Friday, April 16, 2010

Photo Tour 3-15-10

We started from Pinckney Island boat landing for an early morning (2) hour trip. We stayed in the intracoastal waterway to the Port Royal sound and back on a beautiful March morning.

I've attached a few of the most interesting photos taken this morning on our photo shoot.  I learned to dress warmly for a sunrise photo shoot in a boat.  I also learned that taking photos of birds in flight with a long lenses requires skill and practice.  That's why all my photos are of birds with their feet firmly planted on the ground or should I say the oyster reefs.  
Thanks for the outing.  I'd be interested in a future live oaks photo tour.  I'm on face book and would like to become a fan of Eric Horan photo.  Please send me the request/link/whatever is necessary. 

Jette brings up a big challenge when working from a from a boat, how to follow and stop action?. My experience comes from years of shooting ocean sailboat races for the yachting magazines and  even longer shooting wildlife. Learning to anticipate action and practice keeping the subject in the viewfinder is what it's all about. 
For birds this takes spending time in the field and studying their behaviors. Here are a couple of shots that I was able to get the same morning, because I was able to anticipate the action before the birds actually jumped. It is a matter of paying attention to the different signs birds give you just before they go. - Eric Horan

Brown Pelican

Cormorants & Oystercatchers

Photo Tour 3-25-10

This was a windy day and I had to find a boat landing and trip route where we could stay out of the wind and the big water as much as possible. I ended up putting the boat in @  the public landing near Palmetto Bay Marina.   We stayed in Broad Creek and went out as far as Harbor Town and back again for a beautiful (4) hour trip. These are some images that Sherry Winarski sent me from the day.

Pair of Laughing Gulls

 I recently returned to Hilton Head Island....a place that I briefly called home 25 years earlier.  But, this visit would be different.....different because I planned to capture the beauty that I remembered through the lens of my camera.  My memories of the island included huge oak trees with crooked limbs covered with hanging moss; shrimp boats in the distance headed to sea; immaculately manicured entrances to plantations; endless miles of bicycle paths; glistening bodies of water and traffic circles! Of course, there's much much more and I intended to revisit all of it.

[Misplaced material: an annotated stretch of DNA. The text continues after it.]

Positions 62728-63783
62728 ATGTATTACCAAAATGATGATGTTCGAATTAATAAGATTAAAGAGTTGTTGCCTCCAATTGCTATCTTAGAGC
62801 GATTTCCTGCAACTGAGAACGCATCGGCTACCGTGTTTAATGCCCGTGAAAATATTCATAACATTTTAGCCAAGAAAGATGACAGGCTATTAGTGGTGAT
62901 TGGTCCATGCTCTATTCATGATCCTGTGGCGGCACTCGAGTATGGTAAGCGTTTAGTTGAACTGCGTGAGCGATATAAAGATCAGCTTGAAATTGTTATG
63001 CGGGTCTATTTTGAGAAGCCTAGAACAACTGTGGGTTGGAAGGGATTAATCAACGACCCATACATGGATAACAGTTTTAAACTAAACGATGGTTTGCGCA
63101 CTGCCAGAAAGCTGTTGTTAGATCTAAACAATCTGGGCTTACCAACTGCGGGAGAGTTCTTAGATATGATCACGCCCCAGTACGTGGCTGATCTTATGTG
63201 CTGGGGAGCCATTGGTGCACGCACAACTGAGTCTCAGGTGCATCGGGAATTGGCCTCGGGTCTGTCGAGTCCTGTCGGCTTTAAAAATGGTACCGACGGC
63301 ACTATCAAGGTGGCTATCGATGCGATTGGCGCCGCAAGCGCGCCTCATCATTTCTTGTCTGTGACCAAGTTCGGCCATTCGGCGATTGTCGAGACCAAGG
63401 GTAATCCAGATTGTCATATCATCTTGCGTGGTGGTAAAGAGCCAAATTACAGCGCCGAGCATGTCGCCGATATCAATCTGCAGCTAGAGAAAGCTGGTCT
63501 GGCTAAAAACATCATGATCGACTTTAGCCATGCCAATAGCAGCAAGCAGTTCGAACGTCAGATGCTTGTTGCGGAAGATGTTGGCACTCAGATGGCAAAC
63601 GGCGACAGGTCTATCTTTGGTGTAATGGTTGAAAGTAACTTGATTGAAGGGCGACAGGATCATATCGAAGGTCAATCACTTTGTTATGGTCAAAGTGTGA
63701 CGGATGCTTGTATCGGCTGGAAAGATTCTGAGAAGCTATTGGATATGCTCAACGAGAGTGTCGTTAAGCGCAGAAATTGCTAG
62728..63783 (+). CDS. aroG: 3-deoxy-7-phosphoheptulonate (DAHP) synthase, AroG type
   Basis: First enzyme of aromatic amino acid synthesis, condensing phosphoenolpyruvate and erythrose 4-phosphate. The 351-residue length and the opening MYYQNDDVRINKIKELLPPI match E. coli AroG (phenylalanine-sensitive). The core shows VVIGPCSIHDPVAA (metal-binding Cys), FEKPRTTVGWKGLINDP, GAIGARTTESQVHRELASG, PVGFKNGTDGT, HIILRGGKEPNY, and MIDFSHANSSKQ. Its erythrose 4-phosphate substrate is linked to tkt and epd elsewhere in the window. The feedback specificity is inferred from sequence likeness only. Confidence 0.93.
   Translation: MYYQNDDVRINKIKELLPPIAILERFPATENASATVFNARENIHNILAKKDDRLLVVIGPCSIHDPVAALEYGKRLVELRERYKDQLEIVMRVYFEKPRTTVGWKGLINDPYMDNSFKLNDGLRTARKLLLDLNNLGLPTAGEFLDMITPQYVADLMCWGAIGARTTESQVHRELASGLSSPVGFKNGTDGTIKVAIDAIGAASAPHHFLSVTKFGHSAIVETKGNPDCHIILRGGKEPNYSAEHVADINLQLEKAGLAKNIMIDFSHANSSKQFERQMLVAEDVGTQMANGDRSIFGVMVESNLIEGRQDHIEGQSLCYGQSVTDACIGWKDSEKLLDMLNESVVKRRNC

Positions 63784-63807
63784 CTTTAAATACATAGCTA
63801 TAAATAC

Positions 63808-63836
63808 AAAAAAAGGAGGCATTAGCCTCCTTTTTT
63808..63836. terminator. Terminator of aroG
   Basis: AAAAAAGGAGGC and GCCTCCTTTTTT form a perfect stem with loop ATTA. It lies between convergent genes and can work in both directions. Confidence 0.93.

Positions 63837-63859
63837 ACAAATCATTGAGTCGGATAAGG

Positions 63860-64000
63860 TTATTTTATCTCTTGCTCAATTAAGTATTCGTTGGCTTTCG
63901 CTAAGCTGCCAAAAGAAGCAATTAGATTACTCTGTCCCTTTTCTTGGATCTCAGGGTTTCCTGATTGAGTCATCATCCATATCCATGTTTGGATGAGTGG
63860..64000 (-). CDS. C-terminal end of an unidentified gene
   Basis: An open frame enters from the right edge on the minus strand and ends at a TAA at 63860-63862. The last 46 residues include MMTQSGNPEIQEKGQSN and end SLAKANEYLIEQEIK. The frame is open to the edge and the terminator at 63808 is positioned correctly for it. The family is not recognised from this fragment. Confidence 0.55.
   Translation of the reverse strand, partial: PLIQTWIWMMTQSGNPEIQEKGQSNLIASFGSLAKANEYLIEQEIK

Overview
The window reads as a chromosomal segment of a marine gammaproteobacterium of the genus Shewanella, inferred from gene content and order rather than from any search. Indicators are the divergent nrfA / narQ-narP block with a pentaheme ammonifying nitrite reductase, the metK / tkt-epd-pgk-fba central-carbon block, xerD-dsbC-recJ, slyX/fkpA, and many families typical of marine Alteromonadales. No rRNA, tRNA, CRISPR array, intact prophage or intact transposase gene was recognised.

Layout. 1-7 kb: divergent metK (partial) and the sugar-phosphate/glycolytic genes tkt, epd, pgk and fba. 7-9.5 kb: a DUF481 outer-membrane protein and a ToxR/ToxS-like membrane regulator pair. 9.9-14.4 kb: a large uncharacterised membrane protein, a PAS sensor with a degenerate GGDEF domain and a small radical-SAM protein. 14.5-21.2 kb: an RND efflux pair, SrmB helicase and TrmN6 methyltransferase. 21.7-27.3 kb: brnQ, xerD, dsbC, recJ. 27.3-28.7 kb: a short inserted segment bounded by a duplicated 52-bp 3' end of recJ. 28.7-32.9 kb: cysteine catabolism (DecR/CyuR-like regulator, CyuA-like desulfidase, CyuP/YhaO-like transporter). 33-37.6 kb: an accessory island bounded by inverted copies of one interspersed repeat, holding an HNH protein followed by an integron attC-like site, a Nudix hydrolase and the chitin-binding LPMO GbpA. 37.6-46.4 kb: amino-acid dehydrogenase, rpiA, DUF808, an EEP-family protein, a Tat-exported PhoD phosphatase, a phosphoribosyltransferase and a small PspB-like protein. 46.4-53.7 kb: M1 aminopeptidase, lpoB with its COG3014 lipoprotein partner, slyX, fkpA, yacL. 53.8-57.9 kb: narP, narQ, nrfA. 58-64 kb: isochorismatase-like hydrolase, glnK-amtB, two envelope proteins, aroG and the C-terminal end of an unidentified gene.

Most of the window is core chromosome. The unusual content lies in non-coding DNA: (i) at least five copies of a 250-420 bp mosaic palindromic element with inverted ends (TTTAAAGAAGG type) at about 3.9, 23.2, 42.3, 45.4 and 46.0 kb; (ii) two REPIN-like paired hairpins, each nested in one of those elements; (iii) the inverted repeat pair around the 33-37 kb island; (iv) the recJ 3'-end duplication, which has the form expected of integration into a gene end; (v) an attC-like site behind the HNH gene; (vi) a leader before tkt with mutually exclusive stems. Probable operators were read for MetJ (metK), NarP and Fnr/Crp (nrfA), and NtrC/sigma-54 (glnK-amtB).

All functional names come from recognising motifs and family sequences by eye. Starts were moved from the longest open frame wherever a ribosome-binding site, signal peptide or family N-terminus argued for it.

Sunset  and Boat wake @ Broad Creek

I photographed sunset at Harbor Town; the old cemetery on highway 278; the marina at Hudson's Seafood Restaurant; sunrise and sunset over the Atlantic just to name a few. 

Pelican lifting off

One evening I picked up an island magazine "100 Things To Do In Hilton Head" and was thrilled to read about Eric Horan's Wildlife Safari! I am a self-professed "workshop junkie" so I immediately dialed Eric.  Eric promptly returned my call and described the safari to me and of course my only question was "when are you going next"?  Photographing wildlife was a new experience for me.

Oyster Catchers - Broad Creek

Photographing fast moving wildlife from a bobbing boat was new for me....but, I had a blast! Eric was very knowledgeable and helpful regarding technique for the situation. Also, his knowledge of the Hilton Head and Low Country wildlife and eco system was fascinating.

Brown Pelican @ Harbor Town

Bottlenose Dolphin saying Hi!

He has spent so much time in the area watching and studying the various species that he knew exactly what their next move would be! I am very pleased with my photos from the safari and can't wait to safari with Eric again.  What an unexpected pleasure for my return to Hilton Head.- Sherrie Winarski

Friday, April 9, 2010

"Photo of the Month" April 2010

This image represents April in my 2010 Lowcountry Calendar:  Live Oaks have got to be among the most magnificent trees on planet earth and here in the South Carolina lowcountry, we are blessed with more than our fair share. They are one of the most photographed subjects in the area and I am no different than a lot of other shooters in that regard. Live Oaks have made every one of my calendars since the year 2000 when I first started publishing. This picture was made at the grand entrance to Tomotley Plantation in Sheldon after we’d had enough rain to bring out the Resurrection Fern.  I chose to shoot a detail shot by looking down one side of the long alley with a long lens to compress the huge, angular branches of nearly a dozen trees. I was after a part of the whole, rather than the entire “Gone with the Wind” scenic.

Photo tip:

We as photographers need to learn to see as our lenses see. Practice seeing like the different focal length lenses in your camera bag, so you will know without putting a lens on your camera body what you will get. In my photo classes, I encourage students to use one focal length lens for a couple of weeks at a time, without using another. In my six-week class for example, I have an assignment where students use three different focal lengths, each lens for two weeks. The idea is to learn the potential of each lens so eventually you won’t have to deliberate too long before grabbing the lens you want when faced with any given situation. It’s challenging at first to find enough subjects to shoot using just one lens for this extended period, but if you stick with it you’ll expand your vision to utilize each lens to your full potential.